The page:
Identification of soil bacteria capable of utilizing a corn ethanol fermentation byproduct

PLOS ONE, Mar 2019

A commercial corn ethanol production byproduct (syrup) was used as a bacterial growth medium with the long-term aim to repurpose the resulting microbial biomass as a protein supplement in aquaculture feeds. Anaerobic batch reactors were used to enrich for soil bacteria metabolizing the syrup as the sole nutrient source over an eight-day period with the goal of obtaining pure cultures of facultative organisms from the reactors. Amplification of the V4 variable region of the 16S rRNA gene was performed using barcoded primers to track the succession of microbes enriched for during growth on the syrup. The resulting PCR products were sequenced using Illumina MiSeq protocols, analyzed via the program QIIME, and the alpha-diversity was calculated. Seven bacterial families were the most prevalent in the bioreactor community after eight days of enrichment: Clostridiaceae, Alicyclobacillaceae, Ruminococcaceae, Burkholderiaceae, Bacillaceae, Veillonellaceae, and Enterobacteriaceae. Pure culture isolates obtained from the reactors, and additional laboratory stock strains, capable of facultative growth, were grown aerobically in microtiter plates with the syrup substrate to monitor growth yield. Reactor isolates of interest were identified at a species level using the full 16S rRNA gene and other biomarkers. Bacillus species, commonly used as probiotics in aquaculture, showed the highest biomass yield of the monocultures examined. Binary combinations of monocultures yielded no apparent synergism between organisms, suggesting competition for nutrients instead of cooperative metabolite conversion.

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Identification of soil bacteria capable of utilizing a corn ethanol fermentation byproduct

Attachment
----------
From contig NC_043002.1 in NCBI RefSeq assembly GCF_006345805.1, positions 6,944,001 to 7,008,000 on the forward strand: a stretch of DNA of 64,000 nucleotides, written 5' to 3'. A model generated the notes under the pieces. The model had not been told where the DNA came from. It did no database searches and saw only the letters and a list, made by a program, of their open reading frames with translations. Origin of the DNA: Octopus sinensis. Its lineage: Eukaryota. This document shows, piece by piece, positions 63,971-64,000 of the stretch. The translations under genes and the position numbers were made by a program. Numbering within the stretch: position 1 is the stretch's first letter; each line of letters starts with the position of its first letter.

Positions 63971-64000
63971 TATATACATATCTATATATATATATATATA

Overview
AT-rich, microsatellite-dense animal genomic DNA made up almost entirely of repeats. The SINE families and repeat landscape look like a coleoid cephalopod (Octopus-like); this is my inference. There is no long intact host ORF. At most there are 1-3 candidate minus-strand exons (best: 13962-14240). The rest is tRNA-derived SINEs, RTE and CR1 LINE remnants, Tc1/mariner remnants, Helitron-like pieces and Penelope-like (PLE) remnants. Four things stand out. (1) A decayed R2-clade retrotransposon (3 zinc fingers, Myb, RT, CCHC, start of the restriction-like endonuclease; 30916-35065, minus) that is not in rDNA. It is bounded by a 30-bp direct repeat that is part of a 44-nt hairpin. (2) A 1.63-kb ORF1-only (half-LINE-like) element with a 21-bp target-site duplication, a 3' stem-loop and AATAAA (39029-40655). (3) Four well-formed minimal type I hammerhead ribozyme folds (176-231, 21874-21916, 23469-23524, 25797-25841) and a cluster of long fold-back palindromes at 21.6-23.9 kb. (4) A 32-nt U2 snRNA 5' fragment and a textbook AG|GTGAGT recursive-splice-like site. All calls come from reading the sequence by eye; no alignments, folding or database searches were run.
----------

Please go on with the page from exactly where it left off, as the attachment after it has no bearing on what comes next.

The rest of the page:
March Identification of soil bacteria capable of utilizing a corn ethanol fermentation byproduct Holly Packard 0 1 Zachary W. Taylor 0 1 Stephanie L. Williams 0 1 Pedro Ivo Guimar?es 1 Jackson TothID 1 Roderick V. Jensen 0 1 Ryan S. Senger 1 David D. Kuhn 1 Ann M. StevensID 0 1 0 Department of Biological Sciences, Virginia Tech , Blacksburg, VA , United States of America, 2 Department of Biological Systems Engineering, Virginia Tech , Blacksburg, VA , United States of America, 3 Department of Chemical Engineering, Virginia Tech , Blacksburg, VA , United States of America, 4 Department of Food Science and Technology, Virginia Tech , Blacksburg, VA , United States of America 1 Editor: Kamlesh Jangid, National Centre For Cell Science , INDIA A commercial corn ethanol production byproduct (syrup) was used as a bacterial growth medium with the long-term aim to repurpose the resulting microbial biomass as a protein supplement in aquaculture feeds. Anaerobic batch reactors were used to enrich for soil bacteria metabolizing the syrup as the sole nutrient source over an eight-day period with the goal of obtaining pure cultures of facultative organisms from the reactors. Amplification of the V4 variable region of the 16S rRNA gene was performed using barcoded primers to track the succession of microbes enriched for during growth on the syrup. The resulting PCR products were sequenced using Illumina MiSeq protocols, analyzed via the program QIIME, and the alpha-diversity was calculated. Seven bacterial families were the most prevalent in the bioreactor community after eight days of enrichment: Clostridiaceae, Alicyclobacillaceae, Ruminococcaceae, Burkholderiaceae, Bacillaceae, Veillonellaceae, and Enterobacteriaceae. Pure culture isolates obtained from the reactors, and additional laboratory stock strains, capable of facultative growth, were grown aerobically in microtiter plates with the syrup substrate to monitor growth yield. Reactor isolates of interest were identified at a species level using the full 16S rRNA gene and other biomarkers. Bacillus species, commonly used as probiotics in aquaculture, showed the highest biomass yield of the monocultures examined. Binary combinations of monocultures yielded no apparent synergism between organisms, suggesting competition for nutrients instead of cooperative metabolite conversion. - Data Availability Statement: Paired-end sequencing reads from the 15 samples of enriched bacterial communities with syrup were deposited into the NCBI Sequence Read Archive (SRA) with accession number SRP144322. All other relevant data is within the paper and its Supporting Information files. Funding: Flint Hills Resources (DDK, RSS and AMS) and Virginia Tech?s Open Access Subvention Fund supported the publication of this work. The funder had no role in study design, data collection Introduction Commercial-level ethanol production is a global industry that yielded roughly 27 billion gallons in 2017, around 16 billions of which were processed in the United States [1]. Production of ethanol uses a starch-based biomass, with corn being the predominant source in U.S. and analysis, decision to publish, or preparation of the manuscript. production. Ethanol production commonly starts with milling of the corn, followed by cooking, liquification, and saccharification to allow yeast fermentation of the product, which is then distilled to separate ethanol from the stillage byproducts. The stillage is then centrifuged to separate the solid (wet distillers? grains) from liquid (thin stillage) portions [2]. The thin stillage is concentrated through high temperature evaporation into condensed corn distillers solubles (CCDS), commonly termed syrup. This syrup is often used as an animal feed supplement when combined and dried with the wet distillers? grains [2, 3, 4]. Since the syrup contains organic carbon sources [5], microbes have also been used to convert it into other desirable products, such as production of the complex polysaccharide pullulan by fungi (e.g. Aureobasidium sp.) [6, 7]. However, the syrup remains an underutilized component of the ethanol production process. In this study, the syrup was used as a nutrient-rich medium for microbial biomass development, which, if successful, would improve the profitability of ethanol production by developing a possible new protein source for aquaculture feeds. Large-scale cultivation of microbial biomass has been used in a variety of industrial practices, including production of agricultural probiotics [8], carotenoid production [9], human and agricultural food production [ 10, 11, 12 ], and wastewater treatment [ 10, 13, 14, 15 ]. The aquaculture industry has a particular interest in culturing protein-rich bacterial biomass on wastewater/byproducts to replace fishmeal in aquaculture feeds. Fishmeal has traditionally served as the major protein source for many cultured species of fish and shellfish due to its high palatability and digestibility and its well-balanced essential amino acid profile [16]. However, fishmeal demand has increased along with the price (under $650/metric ton in 2003 to over $1,500/metric ton in 2018 [ 17 ]), which is making alternative protein sources more lucrative to the aquaculture industry. Culturing microbial biomass on wastewater/byproducts has the added benefit of making use of these otherwise no- to low-value waste streams. It has been previously demonstrated that microbial biomass can be cultured while treating wastewater from fish farms and confectionary manufacturing plants and this biomass can be successfully used to replace fishmeal in feeds for shrimp grown in aquaculture [ 18, 19 ]. The goal of this study was to investigate the capacity for microbes to grow on a corn ethanol fermentation syrup substrate so that they might also be used as a protein supplement in aquaculture feeds. A bioreactor-grown soil enrichment community capable of metabolizing the syrup was first established and its community profile was characterized at a molecular level using 16S rRNA sequences. Then, defined monocultures were tested for their growth yields, and binary culture combinations were examined for possible synergistic effects within the community. Bacillus species, although not the dominant organism in the bioreactor, were the most productive pure culture isolates. These findings lay the groundwork for future application of the bacterial biomass in aquaculture. Materials and methods The syrup growth substrate Syrup, a byproduct of ethanol production, was obtained for used as a growth substrate for bacteria. To examine how robust the bacterial growth would be across different lots of syrup, three separate batches were provided from three different Flint Hills Resources (FHR) ethanol production facilities with similar design and function. All three facilities are an ICM design for 100 million gallons per year plants (ICM, Inc., KS, USA). The syrups were removed at the same point in the ethanol production process, after oil separation and evaporation through the application of centrifugation and high temperature (~85?C), respectively. Although three different commercial yeast strains were used, Bio-Ferm XR, TransFerm Yield+ (Lallemand Biofuels and Distilled Spirits, GA, USA) and Ethanol Red (Fermentis, France), the CCDS produced 2 / 13 were all similar in content with ~30?40% solids and ~60?70% water. The CCDS, known as syrup, were cooled prior to shipping overnight to Virginia Tech. Upon receipt, an aliquot of each syrup was streaked on to a rich medium, trypticase-soy agar (TSA; 17 g L-1 pancreatic digest of casein, 5 g L-1 sodium chloride, 3 g L-1 papaic digest of soybean, 2.5 g L-1 dipotassium phosphate, 2.5 g L-1 dextrose), to ensure that there were no microbial contaminants present prior to further analysis. Using aseptic technique, the contaminant-free lots of syrup were individually diluted 1:1 (volume/volume) with milliQ dH2O. Bottles (500 mL) of the diluted syrup were centrifuged (Avanti J-26 XP centrifuge with JA-10 rotor, Beckman Coulter, CA, USA) for 30 min at 4,000 rpm and 4?C to remove insoluble solids. The syrup was then filtered through autoclaved Sofwipe cheesecloth (American Fiber & Furnishing, Inc., MA, USA) to remove additional remaining solids from the syrup and the processed liquid syrup was stored at 4?C for short-term use or -20?C for longer-term storage in sterile containers. This processed syrup had high water activity as it contained ~12?16% solids in ~84?88% water with the dominant solids/solutes comprised of ~27?34% glycerol, ~16?20% dextrin (DP4), ~9?11% maltose (DP2) with lesser amounts of maltotriose (DP3), glucose (DP1), and lactic acid detected across all three processed syrups used for further studies. Syrup 2 was used for all studies, while syrups 1 and 3 were examined in monoculture studies to test for organism robustness. Temporal community profiling of bacterial enrichment in anaerobic reactors Processed syrup 2 was added to 1 L digestor reactors at a 1:16 (volume/volume) dilution with milliQ dH2O. A soil sample was obtained, 13 inches below the surface, from a site adjacent to a local cornfield with likely exposure to residuals from corn plants (latitude: 37.211668; longitude: -80.436833). Aliquots of the soil sample were added to reactors at a 1:10 mass to volume ratio with the diluted and processed syrup to enrich the microbial community for organisms capable of using the syrup as their sole nutrient source. Nitrogen gas was sparged through the reactors for 5 min to create an anaerobic environment that would select against strict aerobes. Anaerobic digestion was performed at 37?C over a four-day initial enrichment period without any adjustment to the pH. On the fourth day, the liquid top layer was removed from the denser solid and particulate materials (i.e. soil) and replaced with fresh processed syrup, and this second enrichment continued for another four days. In total, the microbial community was enriched over an eight-day period. Samples (10 mL) were collected via a sampling syringe and deposited into sterile conical tubes aerobically on day 0, day 1, and day 4 from the first portion of the enrichment cycle. After the addition of more syrup, samples were obtained on day 5 and day 8 from the second portion of the enrichment cycle, totaling five samples each from three separate reactors. DNA was extracted from these samples using the Qiagen DNeasy Powersoil Kit (Qiagen, MD, USA) per the manufacturer?s protocol. PCR was performed in triplicate using 0.2 ?M barcoded primers for the V4 variable region of the 16S rRNA gene as previously described (S1 Table) [ 20 ], as well as 1X 5Prime HotMasterMix (Quantabio, MA, USA), and chromosomal DNA template from each enrichment time point. Thermocycler conditions were set for an initial denaturation at 94?C for 2 min, followed by 35 cycles of denaturation at 94?C for 5 min, annealing at 50?C for 1 min, and elongation at 68?C for 1.5 min, with a final extension cycle at 68?C for 10 min before holding at 4?C. A negative control PCR for each primer set was performed without template. The triplicate samples were combined, visualized on a 1% agarose gel, and purified using the PCR Purification Kit (Qiagen). The concentration of each sample was measured using Qubit at the Virginia Tech Biocomplexity Institute (VTBI), and samples pooled for 250 nt pairedend read Illumina MiSeq (VTBI) [ 21 ]. 3 / 13 MiSeq data analysis The Illumina sequencing data generated for the forward sequences was 15,377,857 total sequences, with 4,455,215 of those reads unassigned to a specific sample due to insufficient barcode sequence quality. Sequencing data was provided demultiplexed into the 15 original samples (five time points, three replicate digestors each) and analyzed with the program Quantitative Insights Into Microbial Ecology (QIIME, v. 1.9.1). Individual samples ranged between 317,933?816,771 sequences. Each sample was quality filtered to remove sequences shorter than 200 nucleotides, sequences with a phred score less than 20, and those with more than six ambiguous bases. After quality filtering, the new sequence range was 286,912?714,010, so all samples were rarefied to 286,900 reads. These were then clustered via UCLUST into operational taxonomic units (OTUs) with a threshold of 97% similarity [ 22 ]. An OTU threshold minimum set at 0.001% of the total sequences was implemented, resulting in the total sequence count for the OTU table to be 8,658,900 reads. OTU tables were generated based on these rarefied values and exported into a spreadsheet. A Shannon index was calculated to give the alpha diversity across all three replicate reactor samples for each time point, and the estimated number of families (ENF) was also calculated (Table 1) [ 23 ]. Pure culture strain isolation from enrichment cultures At the end of an eight-day enrichment experiment, the solid materials from one anaerobic reactor were used to obtain 10 pure isolated colonies for follow-up monoculture studies. The anaerobic reactors were not run to achieve a steady state; instead, the short time frame of the enrichment was designed to select for the fastest growing organisms. In addition, sampling throughout the enrichment process by intention was not kept strictly anaerobic to select for facultative organisms. Fast growing, facultative organisms were preferable for possible downstream commercial applications. Therefore, subsequent organism isolation was performed in parallel using both anaerobic and aerobic conditions in batch culture in an attempt to obtain a diversity of organisms in pure culture. Part of the sample was transferred to a Coy anaerobic chamber (Coy Laboratory Products, MI, USA), where it was T-streaked onto TSA and grown anaerobically for 48 hr at 37?C. Colonies of various morphologies were then purified into separate stocks for further use and designated UAN (Unknown Anaerobe; Table 2). This isolation process was repeated aerobically, and purified stocks were designated UAE (Unknown Aerobe; Table 2). One additional monoculture, M11, was isolated aerobically from a contaminated batch of syrup received from FHR that was not used as a growth substrate. The source of this contaminant is unknown. 4 / 13 aMultiple species listed for organisms with 100% sequencing identity using the listed gene(s) as sequencing targets. Source Sequenced Gene Target ATCC 23857 Known?not sequenced ATCC 9945A Known?not sequenced ATCC 6051 Known?not sequenced ATCC 19434 Known?not sequenced ATCC 11454 Known?not sequenced Virginia Tech Teaching Known?not sequenced Labs Commercial yogurt isolate Known?not sequenced [ 24 ] Known?not sequenced Syrup contaminant ITS2 region Soil enrichment isolate 16S rRNA gene Soil enrichment isolate Soil enrichment isolate Soil enrichment isolate Soil enrichment isolate Soil enrichment isolate Soil enrichment isolate Soil enrichment isolate Soil enrichment isolate Soil enrichment isolate 16S rRNA gene, gyrB, rpoB, pyrE 16S rRNA gene 16S rRNA gene, gyrB, rpoB, pyrE 16S rRNA gene, gyrB, rpoB, pyrE 16S rRNA gene 16S rRNA gene 16S rRNA gene 16S rRNA gene 16S rRNA gene Monoculture and binary-combination growth assays of microbial strains Strains of interest were grown overnight at 37?C with shaking at 250 rpm in trypticase-soy broth (TSB; Table 2) and subcultured into fresh medium to a 1:100 dilution, followed by growth for four hr. These actively growing cultures were then each diluted in phosphate buffered saline (PBS; 137 mM NaCl, 2.7 mM KCl, 10 mM Na2HPO4 and 2 mM KH2PO4, pH 7.4) to an OD600 of 0.1. After dilution, 1.4 mL of the suspended cells were pelleted via centrifugation (Eppendorf 5424R centrifuge with FA-45-24-11 rotor, Germany) for 5 min at 5,000 rpm, washed with 0.5 mL PBS, and recentrifuged. The pellet was resuspended in 1.4 mL PBS then diluted 1:10 with PBS to a final OD600 of 0.01. Each of the three processed syrups (batches 1?3) from the three corn ethanol production facilities was separately diluted 1:4 (volume/volume) with milliQ dH2O, and 100 ?L added to wells in the Nunclon Delta Surface 96-well plate (Thermo Scientific, MA, USA). No pH adjustment was made to the growth medium. For the monoculture growth assays, 100 ?L culture in PBS (OD600 of 0.01) was added to the three syrups (final processed syrup dilution of 1:8; final OD600 at 0.005) in triplicate. Triplicate wells of each syrup with 100 ?L PBS were used as negative controls to ensure that there was no microbial contamination from the syrup, and cultures with 100 ?L TSB were used as positive viability controls. Microtiter plates were incubated at 37?C in standing conditions for four days. Absorbance readings (600 nm) were taken using the SpectraMax M5 spectrophotometer (Molecular Devices, CA, USA) each day, including an 5 / 13 initial reading. For the binary culture assays, cultures were grown and washed separately, then 50 ?L of each were added to the appropriate well (S2 Table). Binary culture assays only used syrup 2. Strain identification Unknown isolates (Table 2) were grown overnight at 37?C in TSB. Microscopy and a Gram stain were performed on each of the unknown monocultures. DNA from Gram-positive bacterial monocultures was extracted using the DNeasy Blood and Tissue Kit (Qiagen) per the manufacturer?s recommended protocol. For the M11 yeast strain, cells grown overnight at 37?C on TSA were added via toothpick to 300 ?L of NTES (0.5 M NaCl, 0.2 Tris HCl, pH 7.5, 0.01 M Na3 EDTA, 1% SDS). Glass beads (300?650 ?L; G-8772, acid-washed, Sigma-Aldrich, MO, USA) and 300 ?L 1:1 phenol:chloroform were added and vortexed for 7 min at 4?C. After centrifugation at 12,000 rpm (Eppendorf 5417R centrifuge with F45-30-11 rotor) for 10 min at 4?C, the aqueous phase was transferred to 800 ?L cold ethanol and stored at -20?C overnight. Then, samples were centrifuged for 10 min at 4?C, washed with 70% ethanol, recentrifuged, then dried and dissolved in 30 ?L dH2O [ 25 ]. PCR was performed using 0.2 ?M of universal primers, 515F and 806R, designed for the 16S rRNA gene for strain identification, or the internal transcribed spacer (ITS2) region for the yeast identification (S1 Table), as well as 1X OneTaq Quick-Load Master Mix, and chromosomal DNA template of each unknown microbe species. Thermocycler conditions were per enzyme protocol (New England Biolabs, MA, USA). Initial denaturation was at 94?C for 30 sec, followed by 30 cycles of denaturation at 94?C for 30 sec, annealing at 45?C for 1 min, and extension at 68?C for 1.5 min. Final extension was at 68?C for 5 min. More specific identification for select bacterial samples was performed using primers for housekeeping genes gyrB, pyrE, and rpoB [ 26 ]. PCR was performed as above with each appropriate primer (S1 Table), and thermocycler conditions were identical except for a shortened extension time at 68?C for 45 sec with 30 cycles. Products of all reactions were visualized on a 1% agarose gel. These were extracted via a Gel Extraction Kit (Qiagen) and sequenced (VTBI). The Basic Local Alignment Sequencing Tool (BLAST; NCBI) was used to determine the sequence identities via a nucleotide Megablast search within the nucleotide collection (nt/nr) and 16S rRNA sequences databases. Those with the highest Max Score (highest query and identity percentages, and E-value closest to 0.0) were used as the identity of the unknown organisms (Table 2). Accession numbers Paired-end sequencing reads from the 15 samples of enriched bacterial communities (i.e. five time points with combined triplicate samples from three separate reactors) with syrup were deposited into the NCBI Sequence Read Archive (SRA) with accession number SRP144322. Results Community profiling illustrates succession of enriched bacterial families Anaerobic digestor reactors were used to enrich for soil bacteria capable of using syrup produced as a byproduct of corn ethanol production for their sole growth substrate with the goal of obtaining pure cultures of facultative organisms from the reactors. Temporal sampling for three separate reactors was performed to obtain five samples across an eight-day digestion enrichment to determine the bacterial community composition via 16S rRNA gene sequencing so that this profile could later be compared to the list of organisms isolated in culture. This also provided insights into the different families of organisms capable of using the syrup as a 6 / 13 Fig 1. Bacterial community profile across anaerobic syrup enrichment cycles. Reads were averaged from the PCR pools for each of the three replicate reactors across five time points over the eight-day enrichment. Dominant families listed throughout the enrichment are indicated with the following labels: A = Alicyclobacillaceae, Ba = Bacillaceae, Bu = Burkholderiaceae, C = Clostridiaceae, E = Enterobacteriaceae, P = Pseudomonadaceae, R = Ruminococcaceae, and V = Veillonellaceae. growth medium. For each of the three reactors utilized, solid materials from the bottom of the reactor were processed to purify DNA and then PCR was performed in triplicate. The PCR products were combined to produce the five temporal samples per reactor (i.e. 15 samples in total). At each time point the data from samples for the three reactors was averaged for determining the percent of dominant families present across all of the reactors (Fig 1). Additionally, the data was also used for the calculation of the alpha diversity and ENF. Both of these calculations showed an overall decrease in diversity as time progressed, with a slight increase toward the end of the enrichment period examined (Table 1). The system was intentionally not run to a steady state as the most rapidly growing organisms were desirable for downstream applications. The dominant families fluctuated over the eight-day enrichment, beginning with a very large increase in the Pseudomonadaceae family on the first day of enrichment (Fig 1). Subsequently, by the fourth day, organisms belonging to the Clostridiaceae family dominated the reactors at an average level of 35%, with Enterobacteriaceae, Bacillaceae and Burkholderiaceae following at 25%, 17%, and 15% respectively. After the removal of the liquid top layer and addition of fresh syrup, Clostridiaceae became even more dominant with 61% of reads belonging to that family on day five. On the final eighth day, 93.7% of the organisms present in the community belonged to the Clostridiaceae (28.0%), Alicyclobacillaceae (15.4%), Ruminococcaceae (14.0%), Burkholderiaceae (12.7%), Bacillaceae (11.3%), Veillonellaceae (6.7%), and Enterobacteriaceae (5.7%) families, and were more evenly present. The total number of families found across all three reactors ranged from an initial 66?81 on day zero to only 19?24 after eight days. 7 / 13 Monoculture growth revealed differences in growth yield between strains Solid material from the final day of bioreactor enrichment (day eight) was plated onto TSA under both aerobic and anaerobic conditions. A total of 10 pure-culture isolates were randomly selected from these agar plates to test for growth yield with the syrup as the sole nutrient source. An additional eight known stock cultures (designated M for pure monoculture), seven of which were lab stocks and the last obtained from a commercial yogurt product were also utilized (Table 2). Another organism, M11, was separately isolated from a contaminated batch of syrup unusable as a growth substrate. All newly isolated enrichment strains were identified via microscopy and a Gram stain as Gram-positive bacteria except M11, which was putatively identified as a yeast strain from the cell size and morphology. The aerobic (UAE) and anaerobic (UAN) isolates obtained from the reactors that maintained viability under facultative growth conditions, desired for future work, were monitored for their growth yield. Monoculture assays were performed on three lots of syrup from different production facilities to examine the robustness of growth across similar, but not identical growth substrates. Growth occurred on all three syrups, but was not equivalent across the different syrups or the different organisms (Table 3 and S1 Fig). The most rapid phase of growth was between day 0 and day 1, with the majority of strains achieving their maximum yield by day 1 (S1 Fig). For the monocultures examined, the day 1 growth levels were highest, on average, for pure culture isolates M1-3 and M11 and enrichment culture isolates UAE2, UAE4, UAE5 and UAN4 across the three syrups (Table 3, gray highlights). Thus these strains exhibited the desire characteristics of rapid growth and robustness across a variety of similar substrates. aM = monoculture from laboratory isolates. UAE = unknown aerobically plated environmental isolate. UAN = unknown anaerobically plated environmental isolate. Optical density data (OD600) readings from day 1 of growth averaged from three replicate growth assay plates, with data from each plate an average of three replicate wells. Background correction performed by subtracting averages of syrup with PBS wells from each plate. Standard deviations calculated for each individual syrup experiment across the independent replicate plates, and across the independent syrup experiments. Gray boxes denote the organisms with the highest average growth across all syrups. 8 / 13 Binary culture combinations showed no synergism To explore whether two monocultures together would result in an increased maximum growth yield, binary combination growth assays were performed using select monoculture strains with syrup 2 as the medium, since it was also the substrate used in the bioreactors (S2 Table). Growth patterns in the binary assays showed a predominant number of combinations (30 out of 34) to have very similar growth trends with at least one of the original monoculture growth patterns, suggesting no synergistic effects between those organisms (S2 Fig). Two combinations, M2 with M6 and M2 with M7, resulted in a yield that was intermediate between the two monoculture growth patterns, as each organism alone had a very different yield (S2 Fig). M11 with UAE2 and M11 with UAE5 did show slight increases in combined yield, but these were not considered to be important differences (S2 Fig). These results suggest that for the culture combinations examined, neither organism present generated a product(s) that noticeably aided in the growth of the other organism. Pure-culture isolates from reactors were Bacillus species Industrial application of cultured biomass for animal consumption requires knowledge of the exact composition and growth capabilities of the organisms present to ensure safety. To determine the identification of the UAE and UAN enrichment isolates used in the microtiter growth assays, and to correlate this information to the community profiles found in the bioreactors, the 16S rRNA gene from each enrichment monoculture isolate was subject to sequencing. Sequencing results revealed that all of them belonged to the Bacillus genus (Table 2). The conserved nature of the 16S rRNA gene within the Bacillus genus hindered identification of each isolate at the species level. Because the biomass was proposed to be used for animal consumption followed by human consumption, any sequencing result that suggested an organism might be a potential pathogen, such as Bacillus anthracis or Bacillus cereus, led to the organism being removed from further consideration. Therefore, additional characterization at the species level was performed on UAE2, UAE4, and UAE5 using genes gyrB, pyrE, and rpoB for a more specific species determination. UAE2 and UAE5 were both found to be either Bacillus pumilus or Bacillus safensis, while UAE4 was found to be either Bacillus amyloliquefaciens, Bacillus subtilis or Bacillus velezensis (Table 2). Thus, the UAE2, UAE4 and UAE5 isolates are considered to be candidates for future work to develop them into safe direct fed protein supplements for aquaculture feed, in addition to the pure culture isolates M1, M2 and M3. Discussion The purpose of this study was to identify pure culture isolates obtained from laboratory stocks and a soil enrichment community that could grow using a byproduct of ethanol fermentation production as their sole nutrient source. At the final time point (day eight) of the anaerobic digestion with the syrup and soil (Fig 1), there were seven dominant organism families that were enriched including the Bacillaceae family that proved to be the group of organisms of greatest interest. The other six families enriched in the bioreactor were Clostridiaceae, Alicyclobacillaceae, Ruminococcaceae, Burkholderiaceae, Veillonellaceae, and Enterobacteriaceae. However, of those enriched, only four, the Bacillaceae, Burkholderiaceae, Alicyclobacillaceae, and Enterobacteriaceae families, have members that are facultative anaerobes. Our procedures were designed to select against organisms that were obligate aerobes or anaerobes. Facultative growth is an ideal trait that enables handling of organisms under aerobic conditions, while allowing fermentation in large-scale industrial vats. The monoculture assays revealed Bacillus species as the organisms capable of the highest levels of growth with the syrup substrate. While the most productive monocultures exclusively 9 / 13 belonged to the Bacillaceae family, the enrichment study revealed a more diverse community of seven dominant families capable of growth on the syrup. In fact the Bacillaceae family represented just 11.3% of the total community. Antagonism and/or competition were probable contributing factors within the reactors limiting the growth of the Bacillaceae. However, the Bacillaceae were the most successful group of organisms at adapting to the different selections we applied with regard to oxygen availability (i.e. anaerobic and aerobic growth) and medium choice (TSA and syrup). Since variability in syrup composition and nutritional content is known [ 27 ], a highly desirable trait is the capacity for robust growth across different batches. The Bacillaceae examined appear to have this desired characteristic. Interestingly, numerous studies have shown Bacillus sp. to be able to utilize multiple carbon sources, and they are capable of catabolite repression when grown in the presence of more than one source [ 28,29 ]. More recently, interest in Bacillus sp. metabolism has increased regarding carbon sources that are industrially relevant, including the anhydrosugar levoglucosan from burning biomass or hemicellulose from plant residues [ 30?32 ]. Since the process used by the FHR production facilities does not entail very high temperatures, with all steps occurring at less than 87.8?C (190?F) it would be unlikely that anhydrosugars would be formed. Instead, glycerol, dextrin (DP4), and maltose (DP2) were the most abundant carbohydrates in the solid fraction of the FHR syrups. Thirty-four binary combinations of the microbes were grown on the syrup to see if the initial syrup substrate might be interconverted into metabolites better supporting growth of the mixed community. The binary growth assays revealed no apparent synergistic growth effects, as none of the combinations tested grew any better than did just one of the individual organisms (S2 Fig). This indicates that there are no beneficial metabolites produced for the paired organisms to use. Despite this, synergism could be possible between the top Bacillus species isolates and other organisms that were present in the initial bioreactor community. The discovery that Bacillus species utilize the syrup as their sole nutrient source has the potential for future applications. For example, bacteria in the Bacillus genus have been used as a supplement with aquaculture feed in industrial practices, specifically for probiotic benefit, stimulating fish immune system, and even improving water quality [8]. In addition, their ability to form highly stable dormant spores makes long-term transport and storage possible [ 33, 34 ]. By dry weight, Bacillus cells are roughly 50% protein, thus they could be used as a supplement instead of expensive fishmeal in the feed of aquaculture-grown animals. This study identified some promising Bacillus isolates that would be considered safe for animal consumption as a substitute for fishmeal. In 2016, about 20 million tons of global fish production went toward fishmeal or fish oil use, almost 12% of total fish production worldwide [16]. A rise in demand due to increased aquaculture practices combined with the irregular supply of fishmeal due to overfished marine environments has resulted in a heightened cost of fishmeal [ 16, 17 ]. These trends suggest a need for additional and alternative nutritional material for a permanent aquaculture feed supplement. Therefore, the use of the syrup substrate as a means to cultivate microbes, such as Bacillus species, would provide enhanced economic and sustainability benefits not only to the process of ethanol production, but also to commercial aquaculture. Supporting information S1 Dataset. (XLSX) S1 Fig. Growth rates and yields of laboratory strains and enrichment isolates grown in monoculture on syrup from three production facilities. M = monoculture from laboratory 10 / 13 isolates. UAE = unknown aerobically plated environmental isolate. UAN = unknown anaerobically plated environmental isolate. Data averaged from three replicate growth assay plates, with data from each plate an average of three replicate wells across four days. Error bars were estimated using the sample standard error of the log absorbance across three independent replicate plates. (TIFF) S2 Fig. Growth of binary combinations of laboratory strains and environmental isolates. Graphs depicting example trends for intermediate combination growth (A), combination growth aligning with monoculture growth (B), or slight increase in combination growth compared to monocultures (C). Syrup 2 was used for all experiments. Data averaged from three replicate plates, with data from each plate an average of three replicate wells. Error bars were estimated with the sample standard error of the log absorbance across three independent replicate plates. (TIFF) S1 Table. Primers used in this studya,b. aBarcodes for the 16S rRNA gene V4 region forward primers are indicated by the underlined sequences. Remaining sequence includes adapter, primer pad, linker, and actual primer sequence, which are all identical for the barcoded primers. Reactor samples are designated by replicate (R) and day of enrichment (D). An example is R1D4, a sample from the first reactor replicate, taken on the fourth day of enrichment. bEMP = Earth Microbiome Project (Gilbert et al., 2014), ITS2 = internal transcribed spacer region 2 (DOCX) S2 Table. Binary growth combinations performed with laboratory strains and environmental isolatesa. aCombinations performed are designated with ?X? (DOCX) Acknowledgments We thank Brian Badgley, Silke Hauf, Christopher Lawrence and Stephen Melville at Virginia Tech for sharing procedures and equipment and Jason Bootsma for serving as our liaison with Flint Hills Resources. Author Contributions Conceptualization: Holly Packard, Ryan S. Senger, David D. Kuhn, Ann M. Stevens. Data curation: Holly Packard, Roderick V. Jensen. Formal analysis: Holly Packard, Zachary W. Taylor, Stephanie L. Williams, Pedro Ivo Guimar?es, Jackson Toth, Roderick V. Jensen. Funding acquisition: Ryan S. Senger, David D. Kuhn, Ann M. Stevens. Investigation: Holly Packard, Zachary W. Taylor, Stephanie L. Williams, Pedro Ivo Guimar?es, Jackson Toth, Roderick V. Jensen. Methodology: Holly Packard, Zachary W. Taylor, Stephanie L. Williams, Pedro Ivo Guimar?es, Jackson Toth, Roderick V. Jensen. Project administration: Ryan S. Senger, David D. Kuhn, Ann M. Stevens. Supervision: Roderick V. Jensen, Ryan S. Senger, David D. Kuhn, Ann M. Stevens. 11 / 13 Validation: Roderick V. Jensen. Visualization: Holly Packard, Zachary W. Taylor. Writing ? original draft: Holly Packard, Ann M. Stevens. Writing ? review & editing: Holly Packard, Stephanie L. Williams, Roderick V. Jensen, Ryan S. Senger, David D. Kuhn, Ann M. Stevens. 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Holly Packard, Zachary W. Taylor, Stephanie L. Williams, Pedro Ivo Guimarães, Jackson Toth, Roderick V. Jensen, Ryan S. Senger, David D. Kuhn, Ann M. Stevens. Identification of soil bacteria capable of utilizing a corn ethanol fermentation byproduct, PLOS ONE, 2019, DOI: 10.1371/journal.pone.0212685